BADLANDS – S/T: Never Mind The Hair-Farmers, Here’s The Roots-Rockers

The late 1980’s were a dark time for purveyors of traditional hard rock.  Hair metal was the order of the day, with hair-farmers like Poison and Warrant pushing the pop quotient higher and moving further and further away from the earthy, rugged style perfected by the 1970’s pioneers of hard rock.  It was hard to get a contract if you didn’t have a “lipstick & hairspray” image and plenty of power ballads to earn your keep on the radio.

However, the occasional act managed to bring some sense of roots into this pop-driven era of hard rock.  Guns & Roses is the best-known and most successful of these trend-bucking acts but there were others who toiled in obscurity and deserve rediscovery.  One of the best was Badlands, a supergroup of sorts formed by Jake E. Lee after he left Ozzy Osbourne’s backing band.  They only lasted two albums but managed to pack each with songs that fused modern sensibilities with classic hard-rock craftsmanship.

Their debut album was unleashed in 1989 and remains a hard-riffing delight.  Lee penned all the songs and they’re cut from the same cloth as pre-Houses Of The Holy Led Zeppelin, Free, Bad Company and Humble Pie.  Each melody is built on sturdy guitar riffs but they are fleshed out with sometimes bluesy, sometimes funky shadings that lend it an earthiness that most hard rock acts of that era couldn’t evoke.  His songwriting also shows considerable range, covering everything from adrenalized speed-riffers (“Hard Driver”) to multi-part epics featuring complex shifts of tone (“Streets Cry Freedom”) with equal degrees of aplomb.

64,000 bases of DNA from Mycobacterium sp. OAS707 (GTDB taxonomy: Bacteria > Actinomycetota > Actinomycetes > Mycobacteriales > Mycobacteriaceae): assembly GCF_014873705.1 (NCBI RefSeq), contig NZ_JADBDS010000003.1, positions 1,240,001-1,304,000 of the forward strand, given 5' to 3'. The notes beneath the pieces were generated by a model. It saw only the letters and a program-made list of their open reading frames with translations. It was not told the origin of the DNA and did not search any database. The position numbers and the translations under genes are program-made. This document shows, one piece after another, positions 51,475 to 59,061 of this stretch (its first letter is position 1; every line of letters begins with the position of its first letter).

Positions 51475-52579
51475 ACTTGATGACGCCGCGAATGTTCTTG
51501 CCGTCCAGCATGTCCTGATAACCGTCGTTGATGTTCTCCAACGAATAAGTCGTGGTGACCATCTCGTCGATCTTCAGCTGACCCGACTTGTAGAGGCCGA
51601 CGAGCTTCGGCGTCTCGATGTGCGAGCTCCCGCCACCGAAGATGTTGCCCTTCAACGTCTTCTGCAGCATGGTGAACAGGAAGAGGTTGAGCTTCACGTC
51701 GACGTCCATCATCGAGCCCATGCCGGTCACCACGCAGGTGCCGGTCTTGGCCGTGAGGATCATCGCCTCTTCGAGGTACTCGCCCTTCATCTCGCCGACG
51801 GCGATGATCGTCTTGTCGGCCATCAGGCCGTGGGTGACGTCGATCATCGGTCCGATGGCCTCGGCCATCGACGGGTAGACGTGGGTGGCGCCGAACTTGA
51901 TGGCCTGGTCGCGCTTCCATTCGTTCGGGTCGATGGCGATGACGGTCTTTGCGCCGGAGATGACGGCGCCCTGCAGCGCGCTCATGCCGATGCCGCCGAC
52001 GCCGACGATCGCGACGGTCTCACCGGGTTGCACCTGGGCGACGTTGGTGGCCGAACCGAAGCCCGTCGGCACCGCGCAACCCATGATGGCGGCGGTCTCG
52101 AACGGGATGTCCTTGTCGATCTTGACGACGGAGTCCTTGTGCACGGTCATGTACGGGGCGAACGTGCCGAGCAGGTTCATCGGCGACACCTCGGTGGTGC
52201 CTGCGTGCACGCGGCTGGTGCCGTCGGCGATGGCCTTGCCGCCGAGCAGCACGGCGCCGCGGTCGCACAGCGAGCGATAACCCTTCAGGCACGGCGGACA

The soulful/bluesy edge of Badlands is further enhanced by vocalist Ray Gillen, who had the kind of high-power pipes necessary to sell the intensity of Lee’s material.  His sound could easily be described as a grittier, more macho variation on the blues-wail Robert Plant used on Led Zeppelin’s early albums, shot through with a bit of blue-eyed soul that conjures up images of Steve Marriott or Terry Reid.  He was also able to temper his power with a sense of melody-conscious delicacy necessary for the gentler moments in songs like “Winter’s Call” or “Seasons.”

The rhythm section, held down by bassist Greg Chaisson and a pre-Kiss Eric Singer, is also worthy of praise.  Songs like “Live Wire” and “Rumblin’ Train” wouldn’t track nearly as well without the sense of swing that the rhythm section brings to them.

However, this is ultimately Lee’s show and he drives Badlands home with a sustained level of fret-shredding abandon.  His playing is showy yet expressive, upholding the traditionalist vibe of the songs while bringing in a more modern sense of complexity and speed to the solos.  He sounds like he’s having the time of his life as he throws out every trick in the 1970’s hard-rocker book, even working in a brief acoustic piece (“Jade’s Song”) that allows him to show off his non-amplified guitar skills.  Air-guitarists will have a field day with the buffet of six-string fireworks he lays out on this album.

In short, this album has a timeless blend of mood and power that makes it hard-rock classic from an era of the genre that wasn’t known for its substance.  Fans of the old stuff can pick it up with confidence: Badlands is the work of a group who walked it like they talked it.

CD Notes: this was originally issued on disc by Atlantic and that OOP version goes for collector’s prices now.  Interested listeners are directed to the recent Rock Candy Records CD reissue, which boasts a powerful remastered sound and liner notes that use an interview with bassist Chaisson to lay out the complex personality and business issues that insured the band would have a short life.

2 Replies to “BADLANDS – S/T: Never Mind The Hair-Farmers, Here’s The Roots-Rockers”

  1. I never understood why this group didn’t catch on – definitely a burner of an album. Jake E. Lee had a tough time filling Randy Rhoads shoes, but he came close and this music seemed to be more his style than his work with Ozzy.

    1. I agree – perhaps the problem is that they were marketed to the glam metal crowd. Like many underappreciated groups, they were just out of place in their own time.

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